Meaning: Messages containing the phrase “dinner and a movie” in the subject
( ) Used to group words
Used to specify terms that shouldn’t be excluded
Example: from:amy (dinner OR movie)
Meaning: Messages from Amy that contain either the word “dinner” or the word “movie”
Example: subject:(dinner movie)
Meaning: Messages in which the subject contains both the word “dinner” and the word “movie”
Search for messages anywhere in Gmail*
*Messages in Spam and Trash are excluded from searches by default
Example: in:anywhere movie
Meaning: Messages in All Mail, Spam, and Trash that contain the word “movie”
Search for messages in Inbox, Trash, or Spam Example: in:trash from:amy
Meaning: Messages from Amy that are in Trash
Search within messages that Priority Inbox considers important. Example: is:important from:janet
Meaning: Messages from Janet that were marked as important by Priority Inbox
Search for messages that are starred, unread, or read Example: is:read is:starred from:David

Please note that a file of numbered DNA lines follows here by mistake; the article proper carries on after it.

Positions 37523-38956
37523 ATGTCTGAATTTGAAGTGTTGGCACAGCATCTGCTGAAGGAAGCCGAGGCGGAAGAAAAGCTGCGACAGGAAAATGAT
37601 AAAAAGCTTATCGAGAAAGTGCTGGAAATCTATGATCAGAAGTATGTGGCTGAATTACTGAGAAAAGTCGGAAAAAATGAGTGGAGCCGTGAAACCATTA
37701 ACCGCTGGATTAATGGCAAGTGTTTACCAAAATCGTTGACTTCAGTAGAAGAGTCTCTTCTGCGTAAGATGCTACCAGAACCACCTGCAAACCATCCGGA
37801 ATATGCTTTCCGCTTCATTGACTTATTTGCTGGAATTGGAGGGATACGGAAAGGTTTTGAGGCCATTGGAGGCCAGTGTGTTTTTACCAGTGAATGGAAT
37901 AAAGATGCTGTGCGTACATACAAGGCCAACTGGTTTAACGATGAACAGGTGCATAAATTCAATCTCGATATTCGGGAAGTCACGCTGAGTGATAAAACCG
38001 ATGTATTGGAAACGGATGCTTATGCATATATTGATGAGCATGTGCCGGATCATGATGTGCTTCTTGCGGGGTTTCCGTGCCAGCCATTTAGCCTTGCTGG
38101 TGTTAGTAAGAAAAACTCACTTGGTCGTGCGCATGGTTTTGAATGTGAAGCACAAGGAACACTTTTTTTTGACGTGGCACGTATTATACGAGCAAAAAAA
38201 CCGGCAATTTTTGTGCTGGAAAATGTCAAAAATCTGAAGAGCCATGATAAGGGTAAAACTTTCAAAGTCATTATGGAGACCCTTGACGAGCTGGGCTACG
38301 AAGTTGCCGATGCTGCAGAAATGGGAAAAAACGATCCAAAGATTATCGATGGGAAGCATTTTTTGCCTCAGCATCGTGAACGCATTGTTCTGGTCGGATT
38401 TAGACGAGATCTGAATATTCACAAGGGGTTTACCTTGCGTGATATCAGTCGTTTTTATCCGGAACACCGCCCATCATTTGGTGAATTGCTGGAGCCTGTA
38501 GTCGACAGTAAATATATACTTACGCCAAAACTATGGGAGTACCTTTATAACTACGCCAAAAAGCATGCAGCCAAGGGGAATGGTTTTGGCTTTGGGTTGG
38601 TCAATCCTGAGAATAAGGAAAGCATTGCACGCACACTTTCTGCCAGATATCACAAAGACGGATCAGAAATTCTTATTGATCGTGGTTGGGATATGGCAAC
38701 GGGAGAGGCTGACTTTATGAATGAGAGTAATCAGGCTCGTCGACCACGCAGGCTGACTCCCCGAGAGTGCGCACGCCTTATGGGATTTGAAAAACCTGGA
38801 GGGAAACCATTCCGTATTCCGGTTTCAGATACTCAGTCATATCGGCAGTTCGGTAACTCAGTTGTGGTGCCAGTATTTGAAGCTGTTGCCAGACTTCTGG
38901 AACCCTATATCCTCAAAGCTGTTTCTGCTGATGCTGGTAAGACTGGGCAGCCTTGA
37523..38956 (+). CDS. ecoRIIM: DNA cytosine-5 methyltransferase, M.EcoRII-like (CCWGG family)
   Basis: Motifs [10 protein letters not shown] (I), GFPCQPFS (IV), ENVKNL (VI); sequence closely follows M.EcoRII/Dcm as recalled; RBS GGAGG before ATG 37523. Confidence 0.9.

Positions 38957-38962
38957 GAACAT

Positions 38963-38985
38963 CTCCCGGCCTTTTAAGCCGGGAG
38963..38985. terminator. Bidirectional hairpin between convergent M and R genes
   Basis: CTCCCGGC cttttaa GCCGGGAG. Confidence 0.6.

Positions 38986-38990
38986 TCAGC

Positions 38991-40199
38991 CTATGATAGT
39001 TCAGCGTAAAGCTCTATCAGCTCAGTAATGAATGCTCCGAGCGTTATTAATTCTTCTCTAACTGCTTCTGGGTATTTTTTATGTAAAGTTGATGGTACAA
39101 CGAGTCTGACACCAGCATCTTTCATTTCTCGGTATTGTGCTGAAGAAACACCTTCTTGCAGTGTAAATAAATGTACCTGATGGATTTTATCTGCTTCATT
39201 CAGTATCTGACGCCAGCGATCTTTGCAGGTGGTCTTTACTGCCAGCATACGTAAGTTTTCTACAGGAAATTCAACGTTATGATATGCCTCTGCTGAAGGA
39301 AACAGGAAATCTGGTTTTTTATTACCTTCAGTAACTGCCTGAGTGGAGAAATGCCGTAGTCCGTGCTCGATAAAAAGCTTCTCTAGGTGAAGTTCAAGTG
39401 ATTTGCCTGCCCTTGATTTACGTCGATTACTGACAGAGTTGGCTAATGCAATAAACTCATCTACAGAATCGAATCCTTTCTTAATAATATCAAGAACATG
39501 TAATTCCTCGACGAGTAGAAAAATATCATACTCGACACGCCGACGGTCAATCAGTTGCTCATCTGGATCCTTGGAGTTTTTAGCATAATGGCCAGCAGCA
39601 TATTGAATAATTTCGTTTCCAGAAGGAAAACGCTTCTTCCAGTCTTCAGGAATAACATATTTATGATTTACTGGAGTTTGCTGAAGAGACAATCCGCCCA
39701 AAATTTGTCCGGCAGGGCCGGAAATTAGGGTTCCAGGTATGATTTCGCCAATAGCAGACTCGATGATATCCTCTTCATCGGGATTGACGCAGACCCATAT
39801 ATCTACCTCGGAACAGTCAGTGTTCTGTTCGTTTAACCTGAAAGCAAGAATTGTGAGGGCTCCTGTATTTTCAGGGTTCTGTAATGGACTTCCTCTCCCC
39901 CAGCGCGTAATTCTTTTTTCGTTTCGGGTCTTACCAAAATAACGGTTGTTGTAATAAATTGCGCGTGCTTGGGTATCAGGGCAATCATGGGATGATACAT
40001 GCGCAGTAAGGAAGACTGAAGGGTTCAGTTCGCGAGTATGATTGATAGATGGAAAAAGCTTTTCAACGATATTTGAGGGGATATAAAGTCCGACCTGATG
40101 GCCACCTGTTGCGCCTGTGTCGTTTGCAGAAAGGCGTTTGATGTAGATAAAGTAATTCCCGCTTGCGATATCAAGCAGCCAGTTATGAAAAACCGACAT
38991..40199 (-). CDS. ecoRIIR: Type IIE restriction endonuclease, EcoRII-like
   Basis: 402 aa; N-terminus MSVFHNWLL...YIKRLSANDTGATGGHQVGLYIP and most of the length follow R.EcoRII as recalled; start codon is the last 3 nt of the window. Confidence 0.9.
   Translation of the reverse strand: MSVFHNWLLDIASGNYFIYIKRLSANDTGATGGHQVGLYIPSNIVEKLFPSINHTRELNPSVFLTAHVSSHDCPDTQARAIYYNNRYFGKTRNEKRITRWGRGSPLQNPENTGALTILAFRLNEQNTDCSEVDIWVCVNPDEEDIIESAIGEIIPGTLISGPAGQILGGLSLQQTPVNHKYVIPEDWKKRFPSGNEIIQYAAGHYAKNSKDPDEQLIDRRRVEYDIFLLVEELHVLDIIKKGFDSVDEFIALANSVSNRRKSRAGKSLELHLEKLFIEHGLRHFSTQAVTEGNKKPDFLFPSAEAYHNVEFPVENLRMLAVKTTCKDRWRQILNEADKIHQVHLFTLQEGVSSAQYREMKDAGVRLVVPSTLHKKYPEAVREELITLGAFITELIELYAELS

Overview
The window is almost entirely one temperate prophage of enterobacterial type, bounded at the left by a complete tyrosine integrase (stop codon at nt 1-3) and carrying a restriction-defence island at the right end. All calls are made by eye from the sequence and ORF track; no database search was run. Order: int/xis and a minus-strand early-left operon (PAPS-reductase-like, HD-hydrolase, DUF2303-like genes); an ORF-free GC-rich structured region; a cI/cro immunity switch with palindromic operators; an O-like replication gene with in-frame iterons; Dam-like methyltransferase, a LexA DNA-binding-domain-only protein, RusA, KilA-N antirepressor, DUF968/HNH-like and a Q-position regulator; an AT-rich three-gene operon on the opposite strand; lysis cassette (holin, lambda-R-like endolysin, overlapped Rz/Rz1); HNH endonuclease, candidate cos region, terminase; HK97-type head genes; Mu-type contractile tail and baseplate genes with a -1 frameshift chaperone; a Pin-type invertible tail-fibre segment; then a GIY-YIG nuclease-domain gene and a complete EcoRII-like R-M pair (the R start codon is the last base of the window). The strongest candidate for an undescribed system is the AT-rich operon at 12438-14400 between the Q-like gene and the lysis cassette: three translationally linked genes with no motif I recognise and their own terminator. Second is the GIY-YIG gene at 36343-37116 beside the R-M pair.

Meaning: Messages from David that have been read and are marked with a star
Search for messages with a particular star Example: has:purple-star from:David
Meaning: Messages from David that are marked with a purple star
Used to specify recipients in the cc: or bcc: fields*
*Search on bcc: cannot retrieve messages on which you were blind carbon copied
Meaning: Messages that were cc-ed to David
Search for messages sent or received during a certain period of time
(using the date format yyyy/mm/dd)
Example: after:2004/04/16 before:2004/04/18
Meaning: Messages sent between April 16, 2004 and April 18, 2004.*
*More precisely: Messages sent after 12:00 AM (or 00:00) April 16, 2004 and before April 18, 2004.
Similar to older and newer, but allows relative dates using d, m, and y for day, month, and year Example: newer_than:2d
Meaning: Finds messages sent within the last two days.
Search for chat messages Example: is:chat monkey
Meaning: Any chat message including the word “monkey.”
Search for messages within a particular email address in the Delivered-To line of the message header Example: deliveredto:[email protected]